The right side is from Mussini Thalo Green on the top, then Mussini Permanent Green Light, Mussini Genuine Golden Green, Old Holland Yellow Green and Bellini Lead Yellow Lemon at the bottom.
Notes from the color industry, Alternatives to Cadmium Pigments.
It is apparent that we should not count on cadmium pigments being available forever. Golden Artist Colors has undertaken research in an effort to identify and market suitable alternative pigments. Important characteristics include hue or color position, chroma or color saturation, opacity, indoor light fastness, and tinting strength. Alternatives should also present distinct advantages over cadmium pigments in the areas of potential toxicity, environmental impact and exterior light fastness. This is quite a list of objectives, and presents a difficult task, particularly in the yellow range.
Today, there is no company to my knowledge concentrating on making transparent yellows or reds with dark mass tones. Old Holland oils has the only close Indian Yellow range. Instead, translucent and opaque yellow and red is the direction pigment manufactures are taking.
With the introduction of the Pyrrole family of pigments in 1988, there appear to be good offsets for cadmiums in terms of these identified criteria, for the orange to medium red range. Additional products utilizing this chemistry, currently under development by the industry, will extend this range into the darker reds. The pyrrole family of pigments is currently represented by three colors, Pyrrole Orange, Pyrrole Red Light, and Pyrrole Red. These are strong tinting, high chroma colors with excellent light fastness but without a deep mass tone.
Identifying suitable alternatives for the cadmium yellows has been
a somewhat more difficult task. The Bismuth Vanadate family offers many
of the attributes being sought, but concerns over the toxicity of the
constituent heavy metals (bismuth and vanadium), seem to indicate they may offer little
benefit over cadmium pigments. A member of the arylide family of pigments
seems to offer the best choice for the artist eschewing cadmium pigment.
This pigment, PY 74, is the colorant in Hansa Yellow Opaque. It is of a hue between Cadmium Yellow Light and Cadmium Yellow Medium. Its relatively high opacity and excellent interior light fastness are characteristics not normally encountered in this class of pigment. Outside, its light fastness is far superior to cadmium yellow and should also exceed the performance of Hansa Yellow Medium (PY 73) and Hansa Yellow Light (PY 3), the other members of this pigment family. There are currently no environmental or toxicity issues associated with PY 74. The tinting strength of Hansa Yellow Opaque is also significantly higher than what might be expected from an arylide and is closer to that characteristic of a cadmium pigment. The arylide yellows are entirely organic in composition, containing no metals. While one pigment doesn't provide a range of choice equal to that available in the current range of cadmium yellows, it is a starting point. Using it as the primary component of a mixing color will extend its attributes to other hue positions.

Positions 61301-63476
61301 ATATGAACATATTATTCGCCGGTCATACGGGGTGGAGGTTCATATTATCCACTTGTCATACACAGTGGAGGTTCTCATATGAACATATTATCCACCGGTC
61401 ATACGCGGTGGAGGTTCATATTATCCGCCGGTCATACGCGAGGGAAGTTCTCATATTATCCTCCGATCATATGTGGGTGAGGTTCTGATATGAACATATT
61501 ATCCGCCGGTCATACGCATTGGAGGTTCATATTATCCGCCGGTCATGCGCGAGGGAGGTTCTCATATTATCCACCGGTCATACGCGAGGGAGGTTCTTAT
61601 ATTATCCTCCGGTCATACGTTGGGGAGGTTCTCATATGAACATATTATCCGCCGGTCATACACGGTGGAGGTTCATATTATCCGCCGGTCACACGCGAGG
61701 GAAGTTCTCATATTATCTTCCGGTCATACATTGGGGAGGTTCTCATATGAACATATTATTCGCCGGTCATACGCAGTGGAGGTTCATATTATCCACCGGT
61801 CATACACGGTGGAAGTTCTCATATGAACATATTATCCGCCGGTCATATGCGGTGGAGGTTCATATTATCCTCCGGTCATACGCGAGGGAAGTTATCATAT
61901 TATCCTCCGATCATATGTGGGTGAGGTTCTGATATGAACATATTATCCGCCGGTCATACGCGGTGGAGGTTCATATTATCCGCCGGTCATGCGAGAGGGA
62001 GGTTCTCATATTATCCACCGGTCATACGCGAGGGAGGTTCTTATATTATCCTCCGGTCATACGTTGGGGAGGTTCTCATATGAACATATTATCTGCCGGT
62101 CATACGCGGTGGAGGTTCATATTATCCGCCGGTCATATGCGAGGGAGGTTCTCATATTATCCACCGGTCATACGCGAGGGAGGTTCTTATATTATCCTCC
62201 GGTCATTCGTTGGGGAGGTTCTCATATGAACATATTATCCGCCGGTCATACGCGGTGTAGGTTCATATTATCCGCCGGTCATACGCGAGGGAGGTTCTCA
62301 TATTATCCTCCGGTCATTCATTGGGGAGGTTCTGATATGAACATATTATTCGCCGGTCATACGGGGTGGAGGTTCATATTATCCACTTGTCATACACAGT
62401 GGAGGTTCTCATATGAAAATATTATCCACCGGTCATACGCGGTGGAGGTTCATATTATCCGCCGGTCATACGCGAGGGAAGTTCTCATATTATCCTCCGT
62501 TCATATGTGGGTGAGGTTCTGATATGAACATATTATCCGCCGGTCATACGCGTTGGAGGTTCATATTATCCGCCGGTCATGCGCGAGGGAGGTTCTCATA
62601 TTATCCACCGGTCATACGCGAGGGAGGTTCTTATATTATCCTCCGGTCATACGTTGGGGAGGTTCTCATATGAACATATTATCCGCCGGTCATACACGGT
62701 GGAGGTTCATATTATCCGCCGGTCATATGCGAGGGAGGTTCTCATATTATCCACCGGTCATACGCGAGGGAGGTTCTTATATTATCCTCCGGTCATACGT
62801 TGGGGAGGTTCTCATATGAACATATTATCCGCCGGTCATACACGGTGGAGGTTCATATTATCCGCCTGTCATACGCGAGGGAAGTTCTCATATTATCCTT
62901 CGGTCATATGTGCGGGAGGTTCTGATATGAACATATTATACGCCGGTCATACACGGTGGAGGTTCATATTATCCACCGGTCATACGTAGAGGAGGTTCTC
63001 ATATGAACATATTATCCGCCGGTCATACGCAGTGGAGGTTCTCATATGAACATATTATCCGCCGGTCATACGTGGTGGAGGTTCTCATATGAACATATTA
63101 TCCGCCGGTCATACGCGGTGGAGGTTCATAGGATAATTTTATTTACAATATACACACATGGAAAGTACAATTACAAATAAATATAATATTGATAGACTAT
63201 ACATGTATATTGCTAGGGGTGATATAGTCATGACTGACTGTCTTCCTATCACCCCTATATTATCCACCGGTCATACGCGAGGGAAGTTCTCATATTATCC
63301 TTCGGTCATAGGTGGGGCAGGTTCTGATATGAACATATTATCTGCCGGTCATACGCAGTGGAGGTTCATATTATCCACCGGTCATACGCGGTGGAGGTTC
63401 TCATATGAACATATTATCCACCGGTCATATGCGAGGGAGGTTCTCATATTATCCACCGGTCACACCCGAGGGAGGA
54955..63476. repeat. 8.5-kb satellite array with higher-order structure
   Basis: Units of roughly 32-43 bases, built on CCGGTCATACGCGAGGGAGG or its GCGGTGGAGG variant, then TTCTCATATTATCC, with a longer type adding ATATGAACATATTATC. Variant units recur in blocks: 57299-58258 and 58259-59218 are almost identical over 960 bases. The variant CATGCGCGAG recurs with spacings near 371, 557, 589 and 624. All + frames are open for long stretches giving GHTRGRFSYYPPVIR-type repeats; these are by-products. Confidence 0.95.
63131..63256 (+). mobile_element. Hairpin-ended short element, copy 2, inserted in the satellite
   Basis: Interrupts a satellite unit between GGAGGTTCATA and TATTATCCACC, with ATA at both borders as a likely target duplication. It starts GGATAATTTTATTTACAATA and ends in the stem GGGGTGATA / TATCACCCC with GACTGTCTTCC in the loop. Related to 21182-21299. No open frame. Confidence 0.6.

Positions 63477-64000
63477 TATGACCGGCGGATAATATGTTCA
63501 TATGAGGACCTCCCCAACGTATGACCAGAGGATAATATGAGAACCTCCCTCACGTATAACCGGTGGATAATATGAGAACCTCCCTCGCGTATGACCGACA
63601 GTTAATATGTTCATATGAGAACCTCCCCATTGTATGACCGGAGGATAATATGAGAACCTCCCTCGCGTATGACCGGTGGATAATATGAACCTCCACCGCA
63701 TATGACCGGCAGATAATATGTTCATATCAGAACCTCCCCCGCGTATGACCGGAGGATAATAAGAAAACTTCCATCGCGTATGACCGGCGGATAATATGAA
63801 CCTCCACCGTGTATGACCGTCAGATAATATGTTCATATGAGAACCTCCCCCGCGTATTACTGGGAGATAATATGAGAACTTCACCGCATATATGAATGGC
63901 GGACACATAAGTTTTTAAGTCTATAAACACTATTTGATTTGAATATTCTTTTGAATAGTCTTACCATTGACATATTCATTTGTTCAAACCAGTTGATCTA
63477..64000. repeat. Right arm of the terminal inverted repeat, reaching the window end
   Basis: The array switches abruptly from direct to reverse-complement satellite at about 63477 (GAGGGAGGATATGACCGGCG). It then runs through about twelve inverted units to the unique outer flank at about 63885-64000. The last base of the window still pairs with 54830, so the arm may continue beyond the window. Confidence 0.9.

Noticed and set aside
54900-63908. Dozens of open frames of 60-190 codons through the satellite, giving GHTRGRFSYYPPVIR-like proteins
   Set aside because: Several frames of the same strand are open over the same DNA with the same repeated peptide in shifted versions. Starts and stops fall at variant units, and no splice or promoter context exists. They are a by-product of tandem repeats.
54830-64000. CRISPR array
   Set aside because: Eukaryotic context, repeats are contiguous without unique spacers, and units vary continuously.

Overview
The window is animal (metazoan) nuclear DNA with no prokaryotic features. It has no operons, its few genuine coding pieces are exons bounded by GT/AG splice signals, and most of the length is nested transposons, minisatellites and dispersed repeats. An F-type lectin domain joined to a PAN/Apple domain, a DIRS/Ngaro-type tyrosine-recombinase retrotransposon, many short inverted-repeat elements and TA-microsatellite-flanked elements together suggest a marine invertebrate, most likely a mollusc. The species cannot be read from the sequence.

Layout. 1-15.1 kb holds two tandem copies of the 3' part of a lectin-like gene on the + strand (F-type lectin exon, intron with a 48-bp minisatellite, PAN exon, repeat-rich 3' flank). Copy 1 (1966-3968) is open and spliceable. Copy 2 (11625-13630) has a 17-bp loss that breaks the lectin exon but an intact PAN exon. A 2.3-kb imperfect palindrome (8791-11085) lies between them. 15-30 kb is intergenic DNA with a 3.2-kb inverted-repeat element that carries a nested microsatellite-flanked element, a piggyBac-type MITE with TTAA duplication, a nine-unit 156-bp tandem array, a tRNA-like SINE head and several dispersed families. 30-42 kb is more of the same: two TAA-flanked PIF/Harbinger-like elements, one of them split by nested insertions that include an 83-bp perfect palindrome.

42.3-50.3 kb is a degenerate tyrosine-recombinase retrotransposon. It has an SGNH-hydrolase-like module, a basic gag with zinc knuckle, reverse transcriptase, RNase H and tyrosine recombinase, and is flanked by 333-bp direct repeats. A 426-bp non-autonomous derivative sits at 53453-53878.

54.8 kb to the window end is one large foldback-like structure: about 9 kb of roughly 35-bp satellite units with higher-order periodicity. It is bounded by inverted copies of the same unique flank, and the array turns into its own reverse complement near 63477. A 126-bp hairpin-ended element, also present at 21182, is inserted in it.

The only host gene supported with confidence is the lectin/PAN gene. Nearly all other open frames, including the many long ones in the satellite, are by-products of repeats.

Although the properties of these new organic pigments are in many ways similar to cadmium colors, they are not identical in every respect. The biggest variation is how the colors mix to create new colors. Organics typically produce cleaner, less muddy mixtures. Other colors, such as the iron oxides, can be added if muddier colors are needed.
Once established, a pigment is rarely deemed entirely superfluous. Cadmium pigments will always have devotees, regardless of any disadvantages, for as long as it is manufactured. An example of this persistence is the continued demand for true Alizarin Crimson, a pigment that fades badly, long after the introduction of the highly stable quinacridone family, from which a nearly identical match may be made. Another example is the continued demand for lead white, despite its toxicity, concerns about environmental impact and suitability of Titanium and Zinc White blends.